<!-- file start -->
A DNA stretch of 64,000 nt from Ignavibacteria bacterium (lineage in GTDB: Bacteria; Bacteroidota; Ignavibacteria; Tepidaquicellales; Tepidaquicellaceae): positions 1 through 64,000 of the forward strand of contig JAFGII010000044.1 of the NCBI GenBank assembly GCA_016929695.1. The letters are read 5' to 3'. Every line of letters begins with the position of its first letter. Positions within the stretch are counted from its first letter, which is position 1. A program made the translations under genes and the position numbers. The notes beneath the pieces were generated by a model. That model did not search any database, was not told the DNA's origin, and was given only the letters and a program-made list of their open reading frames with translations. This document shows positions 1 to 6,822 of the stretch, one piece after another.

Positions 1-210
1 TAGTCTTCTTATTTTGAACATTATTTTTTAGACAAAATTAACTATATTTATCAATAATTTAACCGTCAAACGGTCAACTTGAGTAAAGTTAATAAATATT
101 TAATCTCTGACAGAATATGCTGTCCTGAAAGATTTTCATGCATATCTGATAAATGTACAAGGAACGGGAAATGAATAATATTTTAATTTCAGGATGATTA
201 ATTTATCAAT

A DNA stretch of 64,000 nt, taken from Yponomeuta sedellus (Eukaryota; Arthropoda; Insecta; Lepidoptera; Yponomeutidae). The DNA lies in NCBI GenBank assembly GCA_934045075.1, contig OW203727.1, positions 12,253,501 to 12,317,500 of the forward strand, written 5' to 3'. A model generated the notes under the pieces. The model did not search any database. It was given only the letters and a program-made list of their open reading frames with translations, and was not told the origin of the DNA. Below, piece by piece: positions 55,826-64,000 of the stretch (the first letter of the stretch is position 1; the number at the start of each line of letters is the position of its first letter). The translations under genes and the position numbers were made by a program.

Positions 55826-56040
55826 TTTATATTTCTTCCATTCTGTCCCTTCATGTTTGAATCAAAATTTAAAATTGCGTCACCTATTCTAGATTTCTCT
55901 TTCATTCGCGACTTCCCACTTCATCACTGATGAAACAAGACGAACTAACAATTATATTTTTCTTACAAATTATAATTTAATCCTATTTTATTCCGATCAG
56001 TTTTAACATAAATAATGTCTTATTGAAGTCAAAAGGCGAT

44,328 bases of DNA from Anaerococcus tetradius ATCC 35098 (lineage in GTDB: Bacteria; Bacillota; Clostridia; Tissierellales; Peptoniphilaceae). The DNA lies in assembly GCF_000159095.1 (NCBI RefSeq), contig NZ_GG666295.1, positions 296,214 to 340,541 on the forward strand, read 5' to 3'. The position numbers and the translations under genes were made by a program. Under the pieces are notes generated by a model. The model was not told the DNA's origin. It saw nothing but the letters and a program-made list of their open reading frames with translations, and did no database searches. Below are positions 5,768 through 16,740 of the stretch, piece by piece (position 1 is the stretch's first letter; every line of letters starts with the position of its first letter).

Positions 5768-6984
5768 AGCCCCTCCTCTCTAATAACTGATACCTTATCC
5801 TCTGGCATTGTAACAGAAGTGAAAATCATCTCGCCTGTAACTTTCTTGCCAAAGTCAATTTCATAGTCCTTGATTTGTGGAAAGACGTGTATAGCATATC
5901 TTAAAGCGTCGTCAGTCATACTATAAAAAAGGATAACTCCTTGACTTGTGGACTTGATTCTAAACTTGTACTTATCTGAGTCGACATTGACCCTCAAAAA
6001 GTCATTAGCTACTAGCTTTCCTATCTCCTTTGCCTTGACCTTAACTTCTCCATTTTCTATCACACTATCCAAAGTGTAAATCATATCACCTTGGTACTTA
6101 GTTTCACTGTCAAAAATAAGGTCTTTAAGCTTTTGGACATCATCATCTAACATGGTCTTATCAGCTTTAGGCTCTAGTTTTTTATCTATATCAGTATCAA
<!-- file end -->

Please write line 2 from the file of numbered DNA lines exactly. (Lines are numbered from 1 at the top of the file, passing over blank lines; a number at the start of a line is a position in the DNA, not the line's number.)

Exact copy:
Positions 1-210